Northern Ireland has been at peace since the Good Friday Agreement of 1998. However, with Brexit, is it possible that the precarious political balance in the province will be upset? RFI spoke to John Barry, a political scientist and Professsor of Green Political Economy at Queens University in Belfast, who thinks the peace process is not in danger. However, he is disappointed that Unionists may be looking at France's Yellow Vest movement for inspiration.
The entance to the 19th century Crown Liquor Saloon in the centre of Belfast, with its elegantly carved wooden boxes where guests can seclude themselves to have private drinks, features a mosaic of the crown of England.
According to popular wisdom, the couple who initially ran the place, a catholic husband and his loyalist, protestant wife came to a bizarre agreement: when the wife proposed to have a picture of the crown in the bar, the husband readily agreed, but insisted it be placed “on the floor, so everybody can trample over it.”
Brexit seems, paradoxically, to be something similar in Belfast.
“Northern Ireland prepares for Brexit in opposite ways, because we are a divided society, dealing with a long legacy of conflict,” says Barry.
He points out that the January 31st Brexit deadline may have been helpful in getting Northern Ireland's local government, at the Stormont Palace, back on track after having been suspended for years. Had it not, “Northern Ireland would be the only part of the United Kingdom without any government in terms of leaving and the negotiating period we are entering into,” he says.
But views on what Brexit means differ enormously.
“Irish nationalists are using this as a jumping off point for accelerating the debate about a united Ireland,” he says. “ [That is to say, debating how] to get rid of the border and have some sort of re-unified state on the island.
But Unionists, protestant pro-British brexiteers, are extremely wary. Barry says that many feel betrayed by Boris Johnson. ”[He] threw them under the bus. He sacrificed them, and went ahead with a deal the Democratic Unionist Party (DUP) didn't want. So that party now has really nowhere left to go, because the deal has been done; they have no longer any leverage in Westminster.”
The previous Conservative government under Theresa May was dependent on the support of 10 MP's of Northern Ireland's DUP, who blocked her initial deal with the EU, causing the debate to drag on for months.
Barry adds: “They have made a monumental error. They were the only major party in Northern Ireland to support Brexit, and they supported the last Conservative government, when the Conservative Party needed the 10 [DUP] MP's. It gave them some leverage.
"But everything changed after Boris Johnson won an absolute majority at the December 12 elections, completely deflating the DUP's influence."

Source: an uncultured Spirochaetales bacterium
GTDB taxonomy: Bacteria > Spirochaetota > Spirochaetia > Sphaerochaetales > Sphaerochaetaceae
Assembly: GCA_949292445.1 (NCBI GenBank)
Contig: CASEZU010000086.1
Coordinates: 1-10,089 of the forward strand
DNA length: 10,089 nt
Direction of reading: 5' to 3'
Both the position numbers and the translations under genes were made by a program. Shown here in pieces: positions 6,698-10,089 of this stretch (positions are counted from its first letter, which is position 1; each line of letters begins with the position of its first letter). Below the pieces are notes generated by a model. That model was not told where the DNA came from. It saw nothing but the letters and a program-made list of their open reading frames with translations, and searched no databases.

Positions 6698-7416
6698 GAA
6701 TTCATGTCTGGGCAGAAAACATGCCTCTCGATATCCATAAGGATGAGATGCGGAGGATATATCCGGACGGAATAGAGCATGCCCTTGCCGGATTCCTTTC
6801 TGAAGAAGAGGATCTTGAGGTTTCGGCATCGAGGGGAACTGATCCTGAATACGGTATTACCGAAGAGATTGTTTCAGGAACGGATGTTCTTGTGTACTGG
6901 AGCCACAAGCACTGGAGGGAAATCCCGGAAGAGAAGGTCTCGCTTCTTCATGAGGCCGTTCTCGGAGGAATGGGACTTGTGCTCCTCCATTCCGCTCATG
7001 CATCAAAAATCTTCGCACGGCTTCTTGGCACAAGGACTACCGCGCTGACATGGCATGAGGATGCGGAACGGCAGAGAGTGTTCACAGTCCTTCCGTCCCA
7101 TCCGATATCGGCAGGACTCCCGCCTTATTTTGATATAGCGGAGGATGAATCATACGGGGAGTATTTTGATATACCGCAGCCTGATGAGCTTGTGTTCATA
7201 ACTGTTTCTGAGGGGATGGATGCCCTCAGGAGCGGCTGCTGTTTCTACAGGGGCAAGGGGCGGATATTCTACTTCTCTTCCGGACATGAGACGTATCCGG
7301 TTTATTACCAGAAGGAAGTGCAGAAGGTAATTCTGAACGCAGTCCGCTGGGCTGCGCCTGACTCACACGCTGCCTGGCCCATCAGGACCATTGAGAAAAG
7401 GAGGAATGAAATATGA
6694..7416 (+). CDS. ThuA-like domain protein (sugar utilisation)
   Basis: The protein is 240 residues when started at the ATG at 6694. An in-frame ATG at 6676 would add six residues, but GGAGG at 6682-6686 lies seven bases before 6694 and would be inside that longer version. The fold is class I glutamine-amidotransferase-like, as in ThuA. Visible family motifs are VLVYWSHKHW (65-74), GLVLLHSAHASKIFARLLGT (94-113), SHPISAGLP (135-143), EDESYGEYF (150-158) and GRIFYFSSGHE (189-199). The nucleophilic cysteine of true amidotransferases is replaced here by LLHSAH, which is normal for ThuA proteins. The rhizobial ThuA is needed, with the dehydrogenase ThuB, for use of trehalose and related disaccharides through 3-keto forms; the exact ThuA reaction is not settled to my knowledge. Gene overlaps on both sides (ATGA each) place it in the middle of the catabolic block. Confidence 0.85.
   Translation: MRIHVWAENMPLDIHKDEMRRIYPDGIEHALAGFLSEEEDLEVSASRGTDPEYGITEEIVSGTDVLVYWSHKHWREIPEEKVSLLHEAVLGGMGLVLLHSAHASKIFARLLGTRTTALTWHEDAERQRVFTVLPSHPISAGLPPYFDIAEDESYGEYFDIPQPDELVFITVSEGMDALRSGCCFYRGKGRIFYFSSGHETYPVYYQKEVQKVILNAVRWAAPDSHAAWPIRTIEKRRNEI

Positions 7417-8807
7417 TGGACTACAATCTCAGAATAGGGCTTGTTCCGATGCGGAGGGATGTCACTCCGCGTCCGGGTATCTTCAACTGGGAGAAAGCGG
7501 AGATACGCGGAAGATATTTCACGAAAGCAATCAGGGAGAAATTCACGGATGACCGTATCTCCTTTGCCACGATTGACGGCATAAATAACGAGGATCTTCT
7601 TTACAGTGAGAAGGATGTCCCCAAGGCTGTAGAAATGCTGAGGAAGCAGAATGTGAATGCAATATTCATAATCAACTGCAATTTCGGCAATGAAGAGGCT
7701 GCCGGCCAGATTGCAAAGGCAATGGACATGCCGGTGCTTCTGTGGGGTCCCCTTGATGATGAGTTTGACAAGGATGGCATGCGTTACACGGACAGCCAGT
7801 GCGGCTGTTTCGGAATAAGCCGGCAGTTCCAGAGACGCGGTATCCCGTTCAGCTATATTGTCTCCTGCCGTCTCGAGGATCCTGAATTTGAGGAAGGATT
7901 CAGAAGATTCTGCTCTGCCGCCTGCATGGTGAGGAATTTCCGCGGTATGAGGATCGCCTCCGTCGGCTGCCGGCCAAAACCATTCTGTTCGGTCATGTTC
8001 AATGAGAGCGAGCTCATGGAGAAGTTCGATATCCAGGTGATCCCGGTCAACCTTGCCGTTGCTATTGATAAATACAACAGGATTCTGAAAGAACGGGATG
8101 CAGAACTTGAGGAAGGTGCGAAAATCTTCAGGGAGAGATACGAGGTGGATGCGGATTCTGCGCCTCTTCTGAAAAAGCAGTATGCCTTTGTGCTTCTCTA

Boris Johnson deal “has [placed] this economic regulatory border in the Irish Sea". The DUP adherents “translate this economic border into a constitutional separation of Northern Ireland and the United Kingdom," Barry adds.
In a worst case scenario, Brexit, in the eyes of the Unionists, could lead to the break-up of the United Kingdom.
“If Scotland now is on the path of independence, this leads many Unionists to feeling isolated with no reciprocity from London,” says Barry.
On the May 22, 1998, the governments of the UK and Ireland signed the Good Friday Agreement (GFA) putting an end to long decades of 'troubles' where sectarian strife between catholics and protestants cost the lives of hundreds and wrecked the fabric of society. How does Brexit affect this agreement?
“There was some talk that somehow Brexit, and maybe having customs posts on the Irish border, would lead to conflict,” says Barry, admitting that it has led to a polarization of communities in Northern Ireland. Support or no of Brexit broke down on sectarian lines – if you were a protestant British Unionist, you voted for Brexit, and if you were a catholic nationalist republican you voted to remain – so the Brexit vote itself, and its aftermath has led to a polarization,” he says.
While believing that Brexit will not immediately fuel violence similar to what Northern Ireland saw before the Good Friday Agreement, Barry says that loyalists may react.
“I'm worried about a reaction of a “gilets jaunes” type. There's been open talk among a lot of the activists in the loyalist community: they are looking how the working class mobilizes in France," he said.
"I wouldn't be surprised if something like tha happened, particularly around the ports in Northern Ireland, where goods are coming in, that they vent their displeasure about Brexit happening under conditions they didn't like."